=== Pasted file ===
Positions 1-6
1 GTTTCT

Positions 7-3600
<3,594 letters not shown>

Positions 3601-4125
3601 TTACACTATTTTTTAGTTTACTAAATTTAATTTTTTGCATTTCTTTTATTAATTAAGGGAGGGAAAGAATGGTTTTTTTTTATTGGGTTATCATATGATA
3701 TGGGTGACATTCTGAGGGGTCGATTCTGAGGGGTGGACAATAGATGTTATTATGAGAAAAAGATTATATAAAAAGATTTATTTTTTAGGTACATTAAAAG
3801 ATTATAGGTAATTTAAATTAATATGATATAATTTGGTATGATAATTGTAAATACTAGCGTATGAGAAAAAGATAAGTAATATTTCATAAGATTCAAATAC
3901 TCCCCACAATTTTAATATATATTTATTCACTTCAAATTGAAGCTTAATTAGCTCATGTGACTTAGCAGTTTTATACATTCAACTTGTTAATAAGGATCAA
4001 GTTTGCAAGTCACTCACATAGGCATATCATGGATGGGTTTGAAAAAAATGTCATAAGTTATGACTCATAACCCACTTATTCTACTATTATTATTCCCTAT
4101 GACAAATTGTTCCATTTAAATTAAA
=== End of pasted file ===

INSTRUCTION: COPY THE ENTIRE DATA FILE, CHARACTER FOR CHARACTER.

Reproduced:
Positions 1-6
1 GTTTCT

Positions 7-3600
<3,594 letters not shown>

Positions 3601-4125
3601 TTACACTATTTTTTAGTTTACTAAATTTAATTTTTTGCATTTCTTTTATTAATTAAGGGAGGGAAAGAATGGTTTTTTTTTATTGGGTTATCATATGATA
3701 TGGGTGACATTCTGAGGGGTCGATTCTGAGGGGTGGACAATAGATGTTATTATGAGAAAAAGATTATATAAAAAGATTTATTTTTTAGGTACATTAAAAG
3801 ATTATAGGTAATTTAAATTAATATGATATAATTTGGTATGATAATTGTAAATACTAGCGTATGAGAAAAAGATAAGTAATATTTCATAAGATTCAAATAC
3901 TCCCCACAATTTTAATATATATTTATTCACTTCAAATTGAAGCTTAATTAGCTCATGTGACTTAGCAGTTTTATACATTCAACTTGTTAATAAGGATCAA
4001 GTTTGCAAGTCACTCACATAGGCATATCATGGATGGGTTTGAAAAAAATGTCATAAGTTATGACTCATAACCCACTTATTCTACTATTATTATTCCCTAT
4101 GACAAATTGTTCCATTTAAATTAAA